Study Finds Post-Menopausal Killer Whales Vigilantly Shield their Sons against Aggressors

**Post-Menopausal Killer Whales Protect Sons from Injuries in Fights**

A recent study has discovered that post-menopausal killer whales exhibit protective behavior towards their sons during fights with other whales. The research revealed that males displayed fewer tooth-rake marks, which are scars caused by the scraping of teeth across another whale’s skin, when their mother was present and no longer breeding. However, this protective effect did not extend to daughters. This study sheds light on the potential evolutionary advantages of menopause in killer whales and other species that experience this phenomenon.

**Understanding Post-Reproductive Females**

Charli Grimes, a whale researcher at the University of Exeter and the first author of the study, explained that the primary motivation behind the research was to comprehend the ways in which post-reproductive females contribute to the well-being of their offspring. Grimes stated, “Our results highlight a new pathway by which menopause is adaptive in killer whales.”

**The Longevity of Female Killer Whales**

In the wild, female killer whales can live up to 90 years, with an average of 22 years after reaching menopause. Scientists have long been intrigued by the fact that humans and certain whale species spend a significant portion of their lives not reproducing. Previous studies have demonstrated that post-menopause killer whale mothers enhance the lifespans of their offspring and grand-offspring by sharing food and leading their pods to plentiful fishing areas. This latest research indicates that experienced female mothers also assist their sons in navigating social relationships.

**Analysis of Southern Resident Killer Whales**

The researchers conducted an analysis of nearly 7,000 photographs of southern resident killer whales, a population that resides off the Pacific coast of North America and has been tracked for over 50 years. These killer whales primarily consume salmon and have no natural predators except for humans. Thus, tooth marks on their skin are evidence of aggressive encounters with other killer whales, which can result in significant injuries.

The study found that males whose post-menopausal mothers were present exhibited fewer signs of aggressive encounters. However, this protective effect was not observed in daughters and only occurred after mothers had ceased breeding. The exact mechanisms through which mothers protect their sons remain unclear, but conflicts often revolve around competition for mates. Grimes speculated that mothers may utilize their heightened knowledge of other social groups to help their sons navigate risky interactions or signal them to avoid conflicts. Alternatively, mothers may directly involve themselves in conflicts.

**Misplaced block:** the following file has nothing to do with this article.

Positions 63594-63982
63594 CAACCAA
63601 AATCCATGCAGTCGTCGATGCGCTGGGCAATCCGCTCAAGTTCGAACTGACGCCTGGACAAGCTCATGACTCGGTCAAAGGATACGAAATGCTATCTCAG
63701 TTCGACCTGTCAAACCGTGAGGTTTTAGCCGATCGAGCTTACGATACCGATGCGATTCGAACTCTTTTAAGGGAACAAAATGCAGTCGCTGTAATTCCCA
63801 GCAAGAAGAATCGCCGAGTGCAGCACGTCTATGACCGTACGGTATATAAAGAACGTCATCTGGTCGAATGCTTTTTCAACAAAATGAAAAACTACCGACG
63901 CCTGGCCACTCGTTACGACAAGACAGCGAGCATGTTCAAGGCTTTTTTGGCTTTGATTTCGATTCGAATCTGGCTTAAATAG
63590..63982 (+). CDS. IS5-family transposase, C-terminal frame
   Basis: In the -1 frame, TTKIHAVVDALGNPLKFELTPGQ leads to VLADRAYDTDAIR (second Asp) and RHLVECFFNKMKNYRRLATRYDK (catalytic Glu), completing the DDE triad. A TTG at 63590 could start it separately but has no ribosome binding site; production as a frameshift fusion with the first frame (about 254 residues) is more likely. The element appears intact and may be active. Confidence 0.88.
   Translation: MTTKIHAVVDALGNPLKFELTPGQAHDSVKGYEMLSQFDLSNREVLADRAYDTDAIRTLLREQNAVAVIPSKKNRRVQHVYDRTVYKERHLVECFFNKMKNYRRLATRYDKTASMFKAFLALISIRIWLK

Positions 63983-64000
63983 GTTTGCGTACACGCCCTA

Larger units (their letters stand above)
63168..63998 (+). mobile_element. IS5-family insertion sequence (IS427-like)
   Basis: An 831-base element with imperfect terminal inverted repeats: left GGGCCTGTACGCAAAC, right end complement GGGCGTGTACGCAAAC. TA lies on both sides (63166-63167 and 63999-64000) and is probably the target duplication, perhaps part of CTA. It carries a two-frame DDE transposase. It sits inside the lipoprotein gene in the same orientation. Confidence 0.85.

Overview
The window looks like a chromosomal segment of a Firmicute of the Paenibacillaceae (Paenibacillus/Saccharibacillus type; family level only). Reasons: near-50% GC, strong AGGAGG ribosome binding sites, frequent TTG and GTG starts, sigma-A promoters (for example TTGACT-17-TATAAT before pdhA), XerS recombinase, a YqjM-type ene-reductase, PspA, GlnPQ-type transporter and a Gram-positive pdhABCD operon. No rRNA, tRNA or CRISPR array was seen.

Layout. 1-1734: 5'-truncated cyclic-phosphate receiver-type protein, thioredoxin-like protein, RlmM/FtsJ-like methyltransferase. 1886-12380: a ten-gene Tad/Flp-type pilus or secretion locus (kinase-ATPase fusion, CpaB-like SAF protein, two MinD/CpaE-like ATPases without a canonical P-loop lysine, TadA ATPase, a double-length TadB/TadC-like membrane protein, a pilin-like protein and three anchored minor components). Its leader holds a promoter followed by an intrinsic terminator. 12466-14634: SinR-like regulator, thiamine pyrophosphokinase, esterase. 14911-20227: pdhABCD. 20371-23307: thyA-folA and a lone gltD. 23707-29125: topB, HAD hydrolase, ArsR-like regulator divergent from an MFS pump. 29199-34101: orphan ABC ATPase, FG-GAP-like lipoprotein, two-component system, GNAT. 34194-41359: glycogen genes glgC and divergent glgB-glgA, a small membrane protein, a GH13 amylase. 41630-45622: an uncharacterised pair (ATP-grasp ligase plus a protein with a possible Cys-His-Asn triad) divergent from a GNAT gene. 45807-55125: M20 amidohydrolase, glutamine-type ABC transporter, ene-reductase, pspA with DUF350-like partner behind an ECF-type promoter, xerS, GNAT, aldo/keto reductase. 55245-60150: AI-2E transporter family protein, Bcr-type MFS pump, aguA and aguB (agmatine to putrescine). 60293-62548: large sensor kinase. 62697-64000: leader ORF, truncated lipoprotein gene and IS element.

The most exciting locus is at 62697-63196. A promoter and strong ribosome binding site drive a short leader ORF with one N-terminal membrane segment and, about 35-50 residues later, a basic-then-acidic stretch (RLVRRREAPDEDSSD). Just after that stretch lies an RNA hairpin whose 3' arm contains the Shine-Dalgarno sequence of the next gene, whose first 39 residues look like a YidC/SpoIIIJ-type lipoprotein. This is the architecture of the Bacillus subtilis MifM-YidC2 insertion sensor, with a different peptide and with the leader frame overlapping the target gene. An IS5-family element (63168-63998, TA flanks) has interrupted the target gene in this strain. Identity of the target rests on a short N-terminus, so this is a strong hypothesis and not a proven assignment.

**The Parallels Between Humans and Whales**

Professor Darren Croft, also from the University of Exeter, highlighted the intriguing similarities between humans and killer whales. He stated, “Just as in humans, it seems that older female whales play a vital role in their societies – using their knowledge and experience to provide benefits including finding food and resolving conflict.”

**The Evolutionary Significance of Protective Behavior**

From an evolutionary standpoint, it is logical for whale mothers to prioritize their sons. Grimes explained, “Males can breed with multiple females, so they have more potential to pass on their mother’s genes. Also, males can mate with females outside of their social group, which means the responsibility of raising the calf falls on another pod.” In killer whales, adult offspring typically remain in the same social group as their mothers, and mating occurs sporadically during interactions with other pods. Consequently, adult sons and daughters typically live with their mothers until the mothers die. This behavior results in close, long-lasting relationships between mother and son.


In conclusion, the study reveals the protective behavior of post-menopausal killer whale mothers towards their sons during fights with other whales. While this behavior provides evolutionary advantages for offspring, such protection is not extended to daughters. The research emphasizes the critical role that experienced female mothers play in their societies, using their knowledge and experience to provide various benefits. The study’s findings provide valuable insights into the adaptive nature of menopause in killer whales and shed light on the parallels between human and whale behavior.

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